Comicsly | adverb; in a manner that defies explanation but deserves recognition and praise

Black Panther #167

Klaw Stands Supreme Part 2

Writer: Ta-Nehisi Coates

Artist: Leonard Kirk

Colors/Inks: Laura Martin, Marc Deering

Published: November 22, 2017

The black panther returns in this issue after the previous issue focused almost exclusively on Klaw. After discovering that some of the strange creatures coming out of the dimensional portals appearing in Wakanda were actually a sort of solidified sound wave, T’Challa has not been inactive. He brings in Dr. Franklin (known as Thunderbolt and who has relapsed into his villainous habits) to help him identify the difference between the sonic signature of the reverbium Klaw is using to create these creatures, and the actual trans-dimensional portals that are opening up. Wakanda’s gods appear to have gone missing. This has allowed these creatures to pour in from another dimension and bring disaster to Wakanda. In this area T’Challa relies on the knowledge of his sister Shuri and her connection to Wakanda’s spirits and ancestors. Shuri calls on the spirit of their deceased mother to come and recount the history of Wakanda.

Before people settled there, Wakanda was inhabited by the originators. These were snow, snake, spider, and two-headed creatures who invited the Wakandan pilgrims to share their land before realizing the humans wanted much more than that. This isn’t exactly a subtle metaphor, and if you read Coates’s books or essays (which you definitely should) you know what he’s getting at here, and it’s totally fine that the metaphor isn’t subtle. Compassion, understanding, and critical evaluation are always necessary, but when talking about how power is taken, nations are shaped, and myths are created (in comics or out in the world) subtlety is luxury that cannot be afford. T’Challa learns that the gods that he held above (including the panther god Bast), were heroes who rose from among the people to drive the originators away and trap them in the nether realm. From the faith of the Wakandan people and by the blood of the originators these heroes ascended to gods and had guarded the nether realm until now. T’Challa’s lessons about how a nation is created and sustained is not yet over as his mother reminds him that any great nation stands on the back of those who were subjected in order to build it. Wakanda isn’t any better despite their soaring myths (in the U.S. our myths are about freedom, capitalism, and exceptionalism instead of warrior gods, but they too hide a very bloody past). If T’Challa is to lead he cannot live in myth and must be willing to reckon with Wakanda’s past. He receives a strong warning from his mother that the guards must be restored and the originators returned to the nether realm by ant means. This would mean, as is often the cycle, that death is required to sustain that which began in blood, and is another test for a young king to see if he can find a different way.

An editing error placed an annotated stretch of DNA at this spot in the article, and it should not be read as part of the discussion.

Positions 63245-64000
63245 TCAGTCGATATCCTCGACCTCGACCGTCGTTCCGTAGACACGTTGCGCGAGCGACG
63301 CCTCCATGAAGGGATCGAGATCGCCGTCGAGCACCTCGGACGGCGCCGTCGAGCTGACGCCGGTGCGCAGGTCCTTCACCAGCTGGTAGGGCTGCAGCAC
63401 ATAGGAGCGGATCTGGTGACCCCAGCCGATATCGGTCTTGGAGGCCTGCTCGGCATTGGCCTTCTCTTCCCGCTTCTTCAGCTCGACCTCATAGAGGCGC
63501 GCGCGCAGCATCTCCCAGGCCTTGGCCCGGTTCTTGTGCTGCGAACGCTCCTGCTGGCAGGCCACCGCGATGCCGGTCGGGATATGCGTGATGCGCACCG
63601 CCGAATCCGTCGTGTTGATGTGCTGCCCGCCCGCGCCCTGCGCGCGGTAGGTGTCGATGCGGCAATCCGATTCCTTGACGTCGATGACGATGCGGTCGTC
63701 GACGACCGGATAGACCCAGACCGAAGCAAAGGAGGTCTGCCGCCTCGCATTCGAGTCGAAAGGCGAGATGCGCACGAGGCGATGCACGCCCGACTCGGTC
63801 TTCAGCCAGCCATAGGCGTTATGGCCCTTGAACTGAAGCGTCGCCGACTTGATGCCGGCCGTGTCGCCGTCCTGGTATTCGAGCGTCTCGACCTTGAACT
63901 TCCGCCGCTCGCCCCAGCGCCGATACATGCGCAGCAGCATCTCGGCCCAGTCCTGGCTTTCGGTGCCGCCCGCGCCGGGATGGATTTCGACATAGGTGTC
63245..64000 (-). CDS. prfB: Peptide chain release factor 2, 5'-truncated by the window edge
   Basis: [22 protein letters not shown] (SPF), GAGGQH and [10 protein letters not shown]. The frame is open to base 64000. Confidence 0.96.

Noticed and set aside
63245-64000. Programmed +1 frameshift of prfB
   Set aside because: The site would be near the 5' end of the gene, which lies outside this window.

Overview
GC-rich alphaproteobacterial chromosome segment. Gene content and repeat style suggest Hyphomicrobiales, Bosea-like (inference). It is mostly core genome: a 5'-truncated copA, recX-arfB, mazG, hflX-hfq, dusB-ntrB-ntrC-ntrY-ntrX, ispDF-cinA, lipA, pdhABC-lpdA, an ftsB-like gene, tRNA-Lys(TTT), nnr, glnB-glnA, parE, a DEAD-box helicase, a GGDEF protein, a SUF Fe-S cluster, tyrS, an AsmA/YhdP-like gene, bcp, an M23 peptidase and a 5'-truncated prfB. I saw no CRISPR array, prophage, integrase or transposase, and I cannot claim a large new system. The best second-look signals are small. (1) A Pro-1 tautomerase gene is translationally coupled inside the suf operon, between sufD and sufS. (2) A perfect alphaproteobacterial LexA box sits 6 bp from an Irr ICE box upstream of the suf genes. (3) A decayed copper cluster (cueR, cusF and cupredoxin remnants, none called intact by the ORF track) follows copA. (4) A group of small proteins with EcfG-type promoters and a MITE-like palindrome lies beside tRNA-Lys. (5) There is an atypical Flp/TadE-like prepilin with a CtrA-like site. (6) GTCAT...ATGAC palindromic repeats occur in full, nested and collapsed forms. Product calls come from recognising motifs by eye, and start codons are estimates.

Kirk, Martin, and Deering have really kept up the standard of high quality art on this book. It is not massively dissimilar from what Spouse and Torres were doing with the book previously. They never went for anything super realistic and the new team has gotten even father away from a  realistic style, but still maintained a high level of detail. The originator are depicted in a way where they aren’t just monsters. They have more life to them than that so they can’t just be categorized as other. Each of the gods is also depicted uniquely with interesting accents, bracelets and necklaces. They have this sort of grand quality to them that helps further the idea that the people put them up in this hallowed place.

There was never any fear that legacy would derail this book, but it’s good to see that that after twenty or so issues this book has a strong sense of purpose and direction beyond its first arc.

(Subjective) Score out of 10: 8

Black Panther (2016-) 167-019
Coates, Kirk, Martin, Deering/Marvel Comics
Cover art by Brian Stelfreeze



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